City A.M. columnist Ed Warner discusses the recent LIV Golf merger, the Saudi Arabia PIF deal and what comes next for the losers in the rush to embrace sovereign wealth.
Elite runners focus on every step of every run. Us mere mortals seek displacement tricks to block out the pain. And so I found myself on a long, sweltering marathon training run reflecting on last week’s extraordinary developments in sport that had Middle Eastern money at their core.
My mental meanderings were prompted by an interview on a local radio station. A producer had stumbled on my original Sport inc. book. Its subtitle – why money is the winner in the business of sport – wrapped up her agenda: LIV Golf, Karim Benzema to Al Ittihad, Manchester City winning the treble and a third Premiership rugby team going bust. “Are we losing something?” the presenter asked me.
Are we? Sport is glamorous, but that’s long been the case – think DiMaggio and Monroe. It’s certainly ubiquitous now, but only in the way that all entertainment is in the social media age. Standards seem higher, but who are we to say Ali wouldn’t have beaten Fury or that Bannister might not have bested Ingebrigtsen given the same shoes, tracks, sport science and training regime? Fitter, more technically accomplished stars aren’t guaranteed to produce greater thrills, whatever the hype.
This is no reverie about bygone ages. Stakes might be higher now, and often blamed for poor behaviour, but greed, corruption and cheating have been with us since the ancient Olympics. Think shoe money and blood doping in athletics’ so-called golden era which coincided with the sport becoming professional in the 1980s.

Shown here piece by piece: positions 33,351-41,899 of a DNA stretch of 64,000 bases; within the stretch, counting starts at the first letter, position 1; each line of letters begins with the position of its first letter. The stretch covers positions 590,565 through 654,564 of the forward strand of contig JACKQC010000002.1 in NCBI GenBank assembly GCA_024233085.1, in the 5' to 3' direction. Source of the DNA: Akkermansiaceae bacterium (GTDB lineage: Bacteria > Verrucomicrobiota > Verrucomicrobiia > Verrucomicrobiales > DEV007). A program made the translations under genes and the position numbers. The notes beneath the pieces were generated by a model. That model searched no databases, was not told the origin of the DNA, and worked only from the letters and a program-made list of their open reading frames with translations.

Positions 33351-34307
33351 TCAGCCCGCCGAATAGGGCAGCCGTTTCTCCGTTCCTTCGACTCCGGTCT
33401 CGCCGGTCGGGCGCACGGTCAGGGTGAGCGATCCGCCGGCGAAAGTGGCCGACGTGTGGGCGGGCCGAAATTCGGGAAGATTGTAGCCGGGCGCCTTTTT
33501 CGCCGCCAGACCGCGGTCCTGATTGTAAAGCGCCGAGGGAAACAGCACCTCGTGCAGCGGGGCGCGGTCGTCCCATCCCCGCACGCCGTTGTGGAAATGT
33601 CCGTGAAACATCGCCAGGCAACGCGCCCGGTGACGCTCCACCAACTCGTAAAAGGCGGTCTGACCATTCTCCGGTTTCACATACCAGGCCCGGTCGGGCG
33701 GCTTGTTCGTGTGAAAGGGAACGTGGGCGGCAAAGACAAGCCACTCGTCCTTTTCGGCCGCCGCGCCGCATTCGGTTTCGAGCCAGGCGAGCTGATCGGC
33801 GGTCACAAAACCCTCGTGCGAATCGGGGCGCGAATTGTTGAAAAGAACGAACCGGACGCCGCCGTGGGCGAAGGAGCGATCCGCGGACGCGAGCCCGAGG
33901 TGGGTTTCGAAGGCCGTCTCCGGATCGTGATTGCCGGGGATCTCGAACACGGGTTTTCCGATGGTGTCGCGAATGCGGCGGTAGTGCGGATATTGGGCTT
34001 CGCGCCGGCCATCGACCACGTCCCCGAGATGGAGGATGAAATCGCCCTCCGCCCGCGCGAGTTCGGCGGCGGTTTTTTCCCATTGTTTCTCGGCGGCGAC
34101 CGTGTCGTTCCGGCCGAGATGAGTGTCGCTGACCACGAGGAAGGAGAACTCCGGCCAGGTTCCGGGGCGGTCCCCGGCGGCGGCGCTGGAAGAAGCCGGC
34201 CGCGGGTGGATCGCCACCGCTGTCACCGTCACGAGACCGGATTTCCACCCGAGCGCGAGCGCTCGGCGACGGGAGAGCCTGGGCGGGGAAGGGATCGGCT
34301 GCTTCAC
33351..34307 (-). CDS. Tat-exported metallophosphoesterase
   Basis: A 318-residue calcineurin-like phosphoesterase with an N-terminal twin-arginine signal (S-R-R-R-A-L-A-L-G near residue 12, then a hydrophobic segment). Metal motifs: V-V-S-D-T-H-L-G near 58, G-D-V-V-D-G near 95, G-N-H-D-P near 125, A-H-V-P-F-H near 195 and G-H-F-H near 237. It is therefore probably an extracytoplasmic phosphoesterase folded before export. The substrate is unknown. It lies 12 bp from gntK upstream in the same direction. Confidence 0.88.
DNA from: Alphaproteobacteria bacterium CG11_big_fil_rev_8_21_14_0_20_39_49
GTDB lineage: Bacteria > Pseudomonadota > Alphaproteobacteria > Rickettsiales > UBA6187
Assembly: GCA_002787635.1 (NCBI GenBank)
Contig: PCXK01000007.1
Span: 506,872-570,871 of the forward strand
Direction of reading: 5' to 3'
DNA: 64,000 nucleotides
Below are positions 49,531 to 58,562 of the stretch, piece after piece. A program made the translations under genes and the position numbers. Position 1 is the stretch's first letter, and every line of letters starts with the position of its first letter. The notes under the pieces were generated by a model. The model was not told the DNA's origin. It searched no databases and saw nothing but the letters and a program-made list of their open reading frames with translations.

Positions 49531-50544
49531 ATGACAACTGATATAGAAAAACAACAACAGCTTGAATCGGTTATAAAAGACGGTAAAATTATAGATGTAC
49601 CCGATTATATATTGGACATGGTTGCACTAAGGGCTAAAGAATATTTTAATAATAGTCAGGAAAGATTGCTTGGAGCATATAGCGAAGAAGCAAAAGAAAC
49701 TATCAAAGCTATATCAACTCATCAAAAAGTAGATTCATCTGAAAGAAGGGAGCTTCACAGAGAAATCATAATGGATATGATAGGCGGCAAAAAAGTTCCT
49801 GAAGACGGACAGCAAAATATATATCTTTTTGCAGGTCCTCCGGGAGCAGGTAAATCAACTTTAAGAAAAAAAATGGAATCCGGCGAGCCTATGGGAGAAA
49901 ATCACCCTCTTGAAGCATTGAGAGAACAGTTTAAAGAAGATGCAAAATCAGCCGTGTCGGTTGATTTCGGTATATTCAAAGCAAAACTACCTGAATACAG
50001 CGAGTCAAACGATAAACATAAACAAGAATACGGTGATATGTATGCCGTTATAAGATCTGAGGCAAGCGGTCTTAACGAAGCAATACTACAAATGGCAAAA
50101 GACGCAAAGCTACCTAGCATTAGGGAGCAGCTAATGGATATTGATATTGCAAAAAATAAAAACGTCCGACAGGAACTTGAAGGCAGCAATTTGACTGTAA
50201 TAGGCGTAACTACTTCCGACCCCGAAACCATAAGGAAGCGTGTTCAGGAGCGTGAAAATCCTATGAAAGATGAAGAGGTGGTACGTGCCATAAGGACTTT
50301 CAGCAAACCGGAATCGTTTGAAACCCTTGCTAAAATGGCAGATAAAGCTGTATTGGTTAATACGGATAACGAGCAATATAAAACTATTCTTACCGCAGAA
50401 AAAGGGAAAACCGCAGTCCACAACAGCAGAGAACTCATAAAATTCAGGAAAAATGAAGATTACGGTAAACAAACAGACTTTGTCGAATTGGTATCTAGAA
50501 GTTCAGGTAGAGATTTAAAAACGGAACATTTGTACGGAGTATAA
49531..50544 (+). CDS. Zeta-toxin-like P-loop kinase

The waves of money Saudi Arabia and its neighbour states are sinking into sport will change where it is played, what we see on our screens, and who wins. More importantly, it will determine the losers – where sport isn’t played, what we will struggle to find online, and those that will sink back into amateur status or even disappear.
It was thoughts of these losers that fuelled my run. Not Rory McIlroy. Sure, he’s angry and maybe embarrassed. But there’s a chance now he may have a coherent, global calendar of individual and team events to play for eye-watering prize money deep into his golfing dotage.
Nor Andy Murray, who may be right that the Saudis will come for tennis next, but who will have the luxury of being able to decline playing in the kingdom itself. And not fans of those superstar footballers lured to the Saudi Pro League, as there will be no shortage of talent to replace them in the European leagues.
There is now a scramble to dip into the oily and gaseous resources evidently earmarked by the controllers of Middle Eastern states for diversification into sport. The capitulation of the PGA and DP World Tours has wedged open the door for other owners of sporting assets to pile through.
There are a handful of sports consultancies whose business models now rest largely on enabling Saudi Arabia to deploy its money effectively in sport, not only by investment in elite events but also in grassroots activity. Their expertise is such that you can be sure there is coherence to the kingdom’s sovereign strategy, whatever you think of its tactical pursuit.
Ed Warner is chair of GB Wheelchair Rugby and writes at sportinc.substack.com